A team set up for failure

Jason Avant celebrates a catch in the fourth quarter before the 49ers' game-winning drive.
Jason Avant celebrates a catch in the fourth quarter before the 49ers' game-winning drive. (STEVEN M. FALK / STAFF PHOTOGRAPHER)
Posted: October 04, 2011

The linebackers, safeties and offensive line have specific deficiencies. None of those deficiencies should be surprising.

None of this will change.

The defenders in question cannot cover running backs or tight ends. They tackle poorly in the middle of the field. They are susceptible to power runs, especially as games progress.

The linemen - configured AFTER the final preseason game - cannot win battles at the line of scrimmage. Inside of the behemoth tackles, their physical profile - athletic, light and cagey - implies that they should not be winning those battles. Not against seven or eight defenders intent on stopping a power running play.

This cannot be a shock.

This is what the Eagles are; what they were last year; really, what they expected to be.

They drafted a 240-pound linebacker in the fourth round and expected him to start in the middle. That linebacker, Casey Matthews, was moved after Week 2 to the outside, then lost his starting spot to sixth-round rookie Brian Rolle. Rolle's distinguishing play Sunday was the 15-yard face-mask penalty that turned a 2-yard loss into the biggest play of the Niners' game-winning touchdown drive.

The safety pool: second-year seventh-rounder Kurt Coleman, benched after three games and a half-dozen gaffes; second-year second-rounder Nate Allen, still hindered by his knee surgery; journeyman Jarrad Page, a solid backup who is starting; and second-round rookie Jaiquawn Jarrett, who dressed for the first time Sunday.

Departed Pro Bowlers Brian Dawkins and Quintin Mikell might not have been worth their asking prices, and that money went elsewhere, but at 1-3, with three blown leads, some sagacious safety-ing would be in order.

As for the line, consider that they had to move their steadiest lineman, Todd Herremans, from left guard to right tackle when an injury to Winston Justice and the poor play of King Dunlap put the team in emergency mode.

Center Jason Kelce is a rookie and weighs 282 pounds. Left guard Evan Mathis had started just 22 times in six seasons before he was cut by the Bengals this preseason. Right guard Kyle DeVan was cut by Indianapolis this preseason.

So, no, they're probably not going to get you that 1 tough yard.


-- After King Dunlap's blocked field goal up the middle, look for teams to pinch the edges and give room to fast corner Dominique Rodgers-Cromartie. Dunlap, who will start at left tackle for the next couple of weeks, will remain on kick-block teams at least for longer field goals.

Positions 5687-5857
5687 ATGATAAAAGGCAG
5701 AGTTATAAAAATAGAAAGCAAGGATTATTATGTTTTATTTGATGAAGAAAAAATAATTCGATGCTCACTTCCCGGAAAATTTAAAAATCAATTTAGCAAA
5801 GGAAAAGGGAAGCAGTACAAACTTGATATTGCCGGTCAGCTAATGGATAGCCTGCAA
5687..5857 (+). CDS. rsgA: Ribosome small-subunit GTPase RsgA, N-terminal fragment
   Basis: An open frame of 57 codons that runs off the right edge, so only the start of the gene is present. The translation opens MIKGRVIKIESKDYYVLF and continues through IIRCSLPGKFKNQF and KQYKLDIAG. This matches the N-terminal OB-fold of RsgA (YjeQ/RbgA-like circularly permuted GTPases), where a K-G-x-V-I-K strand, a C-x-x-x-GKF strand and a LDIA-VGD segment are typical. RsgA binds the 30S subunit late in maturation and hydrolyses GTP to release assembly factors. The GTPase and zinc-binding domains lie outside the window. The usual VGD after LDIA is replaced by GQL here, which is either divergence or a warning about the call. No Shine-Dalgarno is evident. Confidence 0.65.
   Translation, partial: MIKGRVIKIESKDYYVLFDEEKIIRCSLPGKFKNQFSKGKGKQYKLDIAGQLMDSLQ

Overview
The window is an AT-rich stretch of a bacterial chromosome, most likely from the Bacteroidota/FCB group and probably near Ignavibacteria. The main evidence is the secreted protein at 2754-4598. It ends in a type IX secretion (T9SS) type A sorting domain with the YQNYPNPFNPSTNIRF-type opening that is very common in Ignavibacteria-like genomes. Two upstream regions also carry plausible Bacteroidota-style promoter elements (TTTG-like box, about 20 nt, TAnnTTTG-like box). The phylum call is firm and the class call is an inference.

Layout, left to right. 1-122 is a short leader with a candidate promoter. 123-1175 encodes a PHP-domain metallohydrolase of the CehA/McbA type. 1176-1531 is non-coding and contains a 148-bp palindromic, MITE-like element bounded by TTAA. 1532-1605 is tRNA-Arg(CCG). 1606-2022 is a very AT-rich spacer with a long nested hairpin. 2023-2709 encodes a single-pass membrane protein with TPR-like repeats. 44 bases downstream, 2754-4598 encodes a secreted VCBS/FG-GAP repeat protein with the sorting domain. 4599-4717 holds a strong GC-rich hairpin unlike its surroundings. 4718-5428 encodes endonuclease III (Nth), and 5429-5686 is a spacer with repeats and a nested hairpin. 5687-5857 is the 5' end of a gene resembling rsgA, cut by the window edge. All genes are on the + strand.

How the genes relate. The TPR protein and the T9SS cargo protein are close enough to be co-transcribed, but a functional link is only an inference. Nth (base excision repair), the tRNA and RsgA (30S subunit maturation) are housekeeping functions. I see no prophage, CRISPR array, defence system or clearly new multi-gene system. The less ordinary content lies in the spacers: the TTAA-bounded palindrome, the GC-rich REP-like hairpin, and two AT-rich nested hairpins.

-- Jeremy Maclin dropped a key pass in Atlanta and fumbled away the desperation possession against the 49ers, but his 26 catches and 334 receiving yards put him on pace for 104 catches, which would be an Eagles record, and 1,336 receiving yards, which would rank second.

-- Defensive end Jason Babin leads the league with seven sacks, but he is sure to get extra attention with Trent Cole injured and unlikely to play for at least a week or 2.


That the pass was still an option on a pass/run option even after a defensive lineman has you in his grasp?

And, yes, Ronnie Brown's comedic second-quarter fumble on that goal-line play was actually a called play; and, yes, Andy Reid regrets that call.


Backup tight end Clay Harbor is averaging 18.0 yards per catch.


Lost in the sea of vitriol and angst after Sunday's loss was the clear progress made by Michael Vick, who set a career high with 416 passing yards and two touchdowns on 30-for-45 passing.

Both failed and successful bombs to DeSean Jackson - 29, 45 and 61 yards and Vick's only interception, a one-one-one battle that Jackson lost - overshadowed the fact that Vick made most of his money in West Coast style, looking for hot reads, dumping to short routes, scrambling wisely and effectively.

The Eagles' touchdown drive in the first quarter began with short passes to fullback Owen Schmitt, receiver Jeremy Maclin and tight end Clay Harbor.

In the second quarter, on long-yardage situations, he hit running back LeSean McCoy for a nominal, 7-yard gain that made the first field goal a chip shot, then found Jason Avant for 11 yards to make the second one easy, too.

His clever dump to Jackson on third-and-long early in the fourth might have been his smartest play, since it set up what might have been a clinching field goal, from 39 yards, but that kick missed. The Birds got the ball back and efficiently moved it again, two short tosses that were the key plays in moving into Niners territory; this time, a kick from 33 yards missed.

He hit seven receivers - or, really, every viable receiver. He hit his tight ends for 57 yards, more than any other two games combined.

Vick ran eight times for 75 yards, but this time he befriended the sideline and the fetal position. He was sacked twice, for 11 yards. His 2-week-old concussion and his week-old bruised right hand seldom were in peril.

He was very, very good. And very, very smart.

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